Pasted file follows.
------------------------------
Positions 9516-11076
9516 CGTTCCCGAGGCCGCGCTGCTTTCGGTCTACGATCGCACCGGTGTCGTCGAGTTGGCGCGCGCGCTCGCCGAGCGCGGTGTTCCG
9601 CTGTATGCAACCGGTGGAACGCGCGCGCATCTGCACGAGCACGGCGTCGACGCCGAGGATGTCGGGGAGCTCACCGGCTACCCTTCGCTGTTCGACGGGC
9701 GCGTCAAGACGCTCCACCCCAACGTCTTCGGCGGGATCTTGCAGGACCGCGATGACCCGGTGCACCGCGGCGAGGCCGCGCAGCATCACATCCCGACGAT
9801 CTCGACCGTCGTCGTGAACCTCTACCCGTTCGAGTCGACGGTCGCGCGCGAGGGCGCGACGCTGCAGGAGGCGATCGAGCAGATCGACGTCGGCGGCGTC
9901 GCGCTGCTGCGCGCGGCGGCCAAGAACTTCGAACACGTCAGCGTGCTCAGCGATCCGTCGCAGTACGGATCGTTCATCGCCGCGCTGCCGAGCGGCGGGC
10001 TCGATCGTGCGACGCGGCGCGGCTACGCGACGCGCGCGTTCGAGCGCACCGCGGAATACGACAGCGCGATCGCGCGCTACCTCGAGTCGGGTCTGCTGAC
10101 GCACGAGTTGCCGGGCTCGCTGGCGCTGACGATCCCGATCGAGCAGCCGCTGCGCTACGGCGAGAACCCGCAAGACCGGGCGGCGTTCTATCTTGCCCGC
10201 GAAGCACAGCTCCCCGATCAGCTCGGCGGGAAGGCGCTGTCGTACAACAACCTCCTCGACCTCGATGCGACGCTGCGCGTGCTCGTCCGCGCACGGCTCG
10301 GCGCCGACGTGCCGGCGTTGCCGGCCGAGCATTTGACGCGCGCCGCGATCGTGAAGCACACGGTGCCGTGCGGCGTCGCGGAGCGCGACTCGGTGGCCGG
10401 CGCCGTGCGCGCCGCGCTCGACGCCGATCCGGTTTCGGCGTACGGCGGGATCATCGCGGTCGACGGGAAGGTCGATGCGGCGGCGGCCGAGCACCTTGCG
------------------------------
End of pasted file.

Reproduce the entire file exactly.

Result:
Positions 9516-11076
9516 CGTTCCCGAGGCCGCGCTGCTTTCGGTCTACGATCGCACCGGTGTCGTCGAGTTGGCGCGCGCGCTCGCCGAGCGCGGTGTTCCG
9601 CTGTATGCAACCGGTGGAACGCGCGCGCATCTGCACGAGCACGGCGTCGACGCCGAGGATGTCGGGGAGCTCACCGGCTACCCTTCGCTGTTCGACGGGC
9701 GCGTCAAGACGCTCCACCCCAACGTCTTCGGCGGGATCTTGCAGGACCGCGATGACCCGGTGCACCGCGGCGAGGCCGCGCAGCATCACATCCCGACGAT
9801 CTCGACCGTCGTCGTGAACCTCTACCCGTTCGAGTCGACGGTCGCGCGCGAGGGCGCGACGCTGCAGGAGGCGATCGAGCAGATCGACGTCGGCGGCGTC
9901 GCGCTGCTGCGCGCGGCGGCCAAGAACTTCGAACACGTCAGCGTGCTCAGCGATCCGTCGCAGTACGGATCGTTCATCGCCGCGCTGCCGAGCGGCGGGC
10001 TCGATCGTGCGACGCGGCGCGGCTACGCGACGCGCGCGTTCGAGCGCACCGCGGAATACGACAGCGCGATCGCGCGCTACCTCGAGTCGGGTCTGCTGAC
10101 GCACGAGTTGCCGGGCTCGCTGGCGCTGACGATCCCGATCGAGCAGCCGCTGCGCTACGGCGAGAACCCGCAAGACCGGGCGGCGTTCTATCTTGCCCGC
10201 GAAGCACAGCTCCCCGATCAGCTCGGCGGGAAGGCGCTGTCGTACAACAACCTCCTCGACCTCGATGCGACGCTGCGCGTGCTCGTCCGCGCACGGCTCG
10301 GCGCCGACGTGCCGGCGTTGCCGGCCGAGCATTTGACGCGCGCCGCGATCGTGAAGCACACGGTGCCGTGCGGCGTCGCGGAGCGCGACTCGGTGGCCGG
10401 CGCCGTGCGCGCCGCGCTCGACGCCGATCCGGTTTCGGCGTACGGCGGGATCATCGCGGTCGACGGGAAGGTCGATGCGGCGGCGGCCGAGCACCTTGCG